The benefits of moving: men and women

Commentary

Who benefits more from migration – men or women? Using data from the Survey of Dynamics and Motivations for Migration we found that men and women showed similar levels of satisfaction with their new living conditions. Although similar proportions of men and women said their income had changed since they moved, more men related this change to their move. A higher proportion of men moved for better employment and career opportunities, and this reason was associated with an income rise.

Satisfaction with living conditions

Figure 1

Graph, Satisfaction with Living Conditions After Moving.

All movers were asked to compare their previous and current living conditions. Men and women showed similar levels of satisfaction to each other across all living conditions. A slightly higher proportion of men rated their employment opportunities as better or much better than before they moved. This excluded those who were not seeking employment. More than 80 percent of men and women were satisfied or very satisfied with their overall living conditions.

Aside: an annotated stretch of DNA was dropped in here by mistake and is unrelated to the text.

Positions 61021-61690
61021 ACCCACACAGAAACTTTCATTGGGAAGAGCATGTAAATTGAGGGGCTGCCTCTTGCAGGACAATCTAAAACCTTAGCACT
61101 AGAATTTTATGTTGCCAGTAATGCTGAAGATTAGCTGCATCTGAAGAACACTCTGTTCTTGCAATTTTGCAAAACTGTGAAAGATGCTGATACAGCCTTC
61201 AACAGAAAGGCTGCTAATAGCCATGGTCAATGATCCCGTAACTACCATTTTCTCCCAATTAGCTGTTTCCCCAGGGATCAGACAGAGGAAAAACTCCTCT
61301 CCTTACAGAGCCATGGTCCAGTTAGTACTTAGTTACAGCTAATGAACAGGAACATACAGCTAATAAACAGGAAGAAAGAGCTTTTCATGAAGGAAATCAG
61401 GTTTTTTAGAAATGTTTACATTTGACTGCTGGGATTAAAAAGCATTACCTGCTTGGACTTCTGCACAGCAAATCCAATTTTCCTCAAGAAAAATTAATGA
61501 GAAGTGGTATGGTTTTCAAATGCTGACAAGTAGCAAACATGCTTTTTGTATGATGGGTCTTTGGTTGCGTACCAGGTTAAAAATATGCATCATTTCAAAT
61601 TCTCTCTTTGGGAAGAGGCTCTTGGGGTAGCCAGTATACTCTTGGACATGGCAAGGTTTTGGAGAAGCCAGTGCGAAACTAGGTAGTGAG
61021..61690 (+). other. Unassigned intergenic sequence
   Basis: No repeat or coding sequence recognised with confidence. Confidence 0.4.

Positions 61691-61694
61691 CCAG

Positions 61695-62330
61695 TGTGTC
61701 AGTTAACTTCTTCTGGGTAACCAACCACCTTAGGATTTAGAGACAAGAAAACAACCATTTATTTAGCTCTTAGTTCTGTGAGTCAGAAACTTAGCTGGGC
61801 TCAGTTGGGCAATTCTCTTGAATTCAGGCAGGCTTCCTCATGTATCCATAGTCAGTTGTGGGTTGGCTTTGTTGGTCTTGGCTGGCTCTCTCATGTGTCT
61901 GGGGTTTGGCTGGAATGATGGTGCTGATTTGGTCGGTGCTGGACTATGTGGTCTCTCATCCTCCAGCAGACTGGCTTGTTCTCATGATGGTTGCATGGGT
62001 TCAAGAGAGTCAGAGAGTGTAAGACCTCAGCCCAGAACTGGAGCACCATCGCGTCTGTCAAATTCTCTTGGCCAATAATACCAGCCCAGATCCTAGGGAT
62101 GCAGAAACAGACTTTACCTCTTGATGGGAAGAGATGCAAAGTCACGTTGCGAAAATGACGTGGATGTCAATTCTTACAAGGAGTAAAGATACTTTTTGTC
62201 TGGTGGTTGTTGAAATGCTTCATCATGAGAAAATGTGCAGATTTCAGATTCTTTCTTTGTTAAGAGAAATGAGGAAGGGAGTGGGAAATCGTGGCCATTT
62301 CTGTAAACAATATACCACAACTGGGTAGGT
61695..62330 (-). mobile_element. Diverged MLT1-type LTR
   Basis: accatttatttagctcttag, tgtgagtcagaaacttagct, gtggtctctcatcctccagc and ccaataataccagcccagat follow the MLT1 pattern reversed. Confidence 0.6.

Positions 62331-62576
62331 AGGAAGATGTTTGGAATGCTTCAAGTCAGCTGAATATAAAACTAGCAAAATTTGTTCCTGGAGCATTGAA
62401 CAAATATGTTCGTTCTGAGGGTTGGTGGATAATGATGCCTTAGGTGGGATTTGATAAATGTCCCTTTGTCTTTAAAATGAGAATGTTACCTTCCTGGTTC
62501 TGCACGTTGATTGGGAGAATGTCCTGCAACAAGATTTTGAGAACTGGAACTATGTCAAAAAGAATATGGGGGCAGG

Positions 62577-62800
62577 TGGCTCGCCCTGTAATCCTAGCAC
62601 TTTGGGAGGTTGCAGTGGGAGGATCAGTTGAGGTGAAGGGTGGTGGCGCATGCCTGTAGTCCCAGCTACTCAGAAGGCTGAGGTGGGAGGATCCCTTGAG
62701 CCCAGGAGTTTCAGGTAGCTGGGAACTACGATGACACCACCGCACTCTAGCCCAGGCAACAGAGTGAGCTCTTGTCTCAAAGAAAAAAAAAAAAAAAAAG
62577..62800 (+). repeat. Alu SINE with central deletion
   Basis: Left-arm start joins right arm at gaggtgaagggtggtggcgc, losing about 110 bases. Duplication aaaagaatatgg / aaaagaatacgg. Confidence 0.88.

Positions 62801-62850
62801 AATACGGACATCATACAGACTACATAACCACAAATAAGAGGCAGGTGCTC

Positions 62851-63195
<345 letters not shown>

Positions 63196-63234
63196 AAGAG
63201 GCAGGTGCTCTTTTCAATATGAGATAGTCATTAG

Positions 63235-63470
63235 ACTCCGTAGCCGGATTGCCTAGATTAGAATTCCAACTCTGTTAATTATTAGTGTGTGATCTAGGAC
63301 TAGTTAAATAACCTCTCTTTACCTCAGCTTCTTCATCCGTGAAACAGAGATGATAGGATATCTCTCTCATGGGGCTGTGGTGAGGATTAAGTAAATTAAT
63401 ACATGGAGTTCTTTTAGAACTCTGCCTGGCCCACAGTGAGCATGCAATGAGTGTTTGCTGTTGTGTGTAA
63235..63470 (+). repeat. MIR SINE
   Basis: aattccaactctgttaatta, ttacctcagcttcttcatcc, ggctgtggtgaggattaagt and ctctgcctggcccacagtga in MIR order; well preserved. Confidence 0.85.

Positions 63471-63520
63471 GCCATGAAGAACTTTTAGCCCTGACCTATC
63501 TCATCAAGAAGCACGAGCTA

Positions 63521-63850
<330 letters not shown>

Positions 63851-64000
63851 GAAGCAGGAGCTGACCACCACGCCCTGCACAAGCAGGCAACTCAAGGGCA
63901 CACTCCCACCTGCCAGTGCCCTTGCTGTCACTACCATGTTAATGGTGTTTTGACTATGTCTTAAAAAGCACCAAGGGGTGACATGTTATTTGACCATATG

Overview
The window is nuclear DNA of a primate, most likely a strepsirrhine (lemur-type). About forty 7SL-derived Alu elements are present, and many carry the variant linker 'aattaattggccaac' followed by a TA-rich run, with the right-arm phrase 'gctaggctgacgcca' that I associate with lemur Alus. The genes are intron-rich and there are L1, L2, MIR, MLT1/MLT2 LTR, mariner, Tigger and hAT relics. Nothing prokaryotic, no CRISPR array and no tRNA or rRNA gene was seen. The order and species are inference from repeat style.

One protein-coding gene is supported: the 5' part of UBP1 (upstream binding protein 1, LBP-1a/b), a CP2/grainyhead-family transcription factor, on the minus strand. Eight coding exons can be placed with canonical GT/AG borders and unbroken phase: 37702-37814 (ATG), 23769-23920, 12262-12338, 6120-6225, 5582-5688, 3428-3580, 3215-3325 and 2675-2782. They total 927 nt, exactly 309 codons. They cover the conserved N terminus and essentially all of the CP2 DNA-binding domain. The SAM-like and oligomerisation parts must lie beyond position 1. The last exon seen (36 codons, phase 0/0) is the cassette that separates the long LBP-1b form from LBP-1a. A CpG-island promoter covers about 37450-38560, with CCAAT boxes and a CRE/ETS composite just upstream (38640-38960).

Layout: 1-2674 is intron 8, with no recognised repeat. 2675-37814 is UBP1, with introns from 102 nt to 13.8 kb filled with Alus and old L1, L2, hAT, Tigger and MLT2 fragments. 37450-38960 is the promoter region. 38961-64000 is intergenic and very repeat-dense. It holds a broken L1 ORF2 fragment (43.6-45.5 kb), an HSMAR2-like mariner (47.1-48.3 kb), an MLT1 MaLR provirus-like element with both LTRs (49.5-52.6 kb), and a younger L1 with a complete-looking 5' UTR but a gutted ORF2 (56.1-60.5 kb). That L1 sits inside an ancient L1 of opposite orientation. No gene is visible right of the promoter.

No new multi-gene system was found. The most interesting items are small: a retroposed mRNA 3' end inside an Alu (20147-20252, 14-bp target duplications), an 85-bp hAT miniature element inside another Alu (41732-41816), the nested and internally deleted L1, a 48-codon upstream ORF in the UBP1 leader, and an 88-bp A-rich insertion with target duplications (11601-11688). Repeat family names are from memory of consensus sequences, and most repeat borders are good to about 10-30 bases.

Change in personal income

Figure 2

Graph, Change in Income After Moving by Sex.

The pattern of income change was similar for men and women. More than half of the movers stated that their income had stayed about the same since they moved. Slightly more men than women said their income had increased since moving. This suggests that men and women experience quite similar changes in their personal income after moving.

Figure 3

Graph, Change in Income After Moving by Age and Sex.

A comparison by age shows that the similarities between men and women were shared across most age groups. The graph above shows a comparison of men and women in two broad age groups. The differences were more evident in the 20–39 year age group, where 35 percent of men stated their income had increased, while only 28 percent of women said the same.

Income change related to move

We asked movers who said their income changed whether this was related to their move. Slightly more men who moved within New Zealand related the income rise to their move (35 percent) than did women (32 percent). Among movers from overseas, 81 percent of men and 74 percent of women whose income had increased said this was related to their move. See the downloadable tables at the end of this page for more details.

Figure 4

Graph, Change in Income Related to Move.

Note that data for the 70+ age group was not available due to a small number of responses.

More young men were likely to relate their income change (either increase or decrease) to their move than women (67 percent of men aged 15–19 years, compared with 50 percent of women in the same age group). This difference was also seen in male movers aged 20–29 years, and 50–59 years. Men and women whose income had increased and decreased showed the same pattern of difference.

Reasons for moving